But you all know--even those of you foolish enough to vote Liberal know--that this is not self-deception. It's just an evil political tactic. Cauchon hopes to convince you that people who are against increasing "control" of firearms (I'm not sure, by the way, that a registry even qualifies as "control"), as achieved by the expensive and futile Liberal method, are somehow less than Canadian. It's a standard sort of demonization, but will anyone dare say that it is good and acceptable? Shouldn't "core Canadian values" be shared, in fact, by nearly all of us? No: by implication, in Cauchon's philosophy, "core Canadian values" are found in Liberal campaign pamphlets.

Because, you see, some people do oppose new, bureaucratic, and illiberal gun-control programs, like it or not. If you are going to accuse them of being "non-Canadian", they may take you at your word. You'd think a French-Canadian like Cauchon would understand the long-term consequences of this sort of thing. Call me un-Canadian? Very well, I'm un-Canadian: the Liberals, guardians of Canadian-ness, have cast me out. Don't expect me, henceforth, to defend Canada when it needs defending--say, the next time Quebec votes to bail out of Confederation, or the first time Alberta does it. Hell, maybe we can all leave, and let a little strip of land between Ottawa and Toronto--where "Canadian values" are defined--wear the name of Canada.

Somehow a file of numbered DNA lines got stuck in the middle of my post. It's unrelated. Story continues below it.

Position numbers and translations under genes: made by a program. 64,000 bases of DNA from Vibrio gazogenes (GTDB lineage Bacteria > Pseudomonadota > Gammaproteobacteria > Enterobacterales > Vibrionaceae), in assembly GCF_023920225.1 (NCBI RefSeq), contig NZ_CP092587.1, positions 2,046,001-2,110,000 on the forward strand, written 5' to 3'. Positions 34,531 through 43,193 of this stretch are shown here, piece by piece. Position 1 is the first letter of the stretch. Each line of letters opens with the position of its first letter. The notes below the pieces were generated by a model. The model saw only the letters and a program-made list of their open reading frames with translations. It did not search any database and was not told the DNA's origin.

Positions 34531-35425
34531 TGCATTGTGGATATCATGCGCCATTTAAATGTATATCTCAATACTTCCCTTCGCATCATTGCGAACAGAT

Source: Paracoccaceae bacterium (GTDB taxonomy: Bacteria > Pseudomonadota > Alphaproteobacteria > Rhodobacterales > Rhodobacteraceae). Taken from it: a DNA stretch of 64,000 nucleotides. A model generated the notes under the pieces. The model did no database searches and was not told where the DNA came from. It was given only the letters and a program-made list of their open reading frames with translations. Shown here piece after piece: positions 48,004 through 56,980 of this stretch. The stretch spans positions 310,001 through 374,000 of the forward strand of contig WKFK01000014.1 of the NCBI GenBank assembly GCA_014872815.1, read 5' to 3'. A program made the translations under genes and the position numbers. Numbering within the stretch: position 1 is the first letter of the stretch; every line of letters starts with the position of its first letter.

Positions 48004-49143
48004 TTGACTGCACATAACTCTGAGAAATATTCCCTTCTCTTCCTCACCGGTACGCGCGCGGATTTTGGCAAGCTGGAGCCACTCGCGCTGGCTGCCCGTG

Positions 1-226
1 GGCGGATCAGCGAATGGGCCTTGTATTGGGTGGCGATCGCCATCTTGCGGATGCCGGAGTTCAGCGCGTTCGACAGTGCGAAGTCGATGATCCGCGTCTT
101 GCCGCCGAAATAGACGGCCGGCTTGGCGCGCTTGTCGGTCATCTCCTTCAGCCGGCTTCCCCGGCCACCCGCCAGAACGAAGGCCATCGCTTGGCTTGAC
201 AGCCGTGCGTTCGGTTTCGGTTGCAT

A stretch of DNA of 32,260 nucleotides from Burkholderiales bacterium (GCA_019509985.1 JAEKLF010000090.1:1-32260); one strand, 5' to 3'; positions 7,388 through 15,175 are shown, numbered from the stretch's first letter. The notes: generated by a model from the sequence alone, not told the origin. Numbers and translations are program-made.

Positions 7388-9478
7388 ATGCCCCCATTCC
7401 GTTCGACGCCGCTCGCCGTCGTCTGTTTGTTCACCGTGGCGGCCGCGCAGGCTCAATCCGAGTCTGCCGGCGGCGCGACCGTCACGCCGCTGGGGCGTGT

No cabinet minister has any better moral claim to define "core Canadian values" than your plumber or your cab driver. Cauchon has a simple job to do: preserve public order and promote the quality of life in Canada. If the gun registry is to survive in any form, it had better be defended on those grounds. When a government program is justified on any other pretext, any sensible human will know he's being cheated. I'd like to see a pro-gun-control person stand up and denounce Cauchon's tactic, but in my experience, liberals with both small Ls and large ones don't care how they get what they want in politics. They only care about the power, its exercise, and its perpetuation.

- 10:45 am, January 8 (link)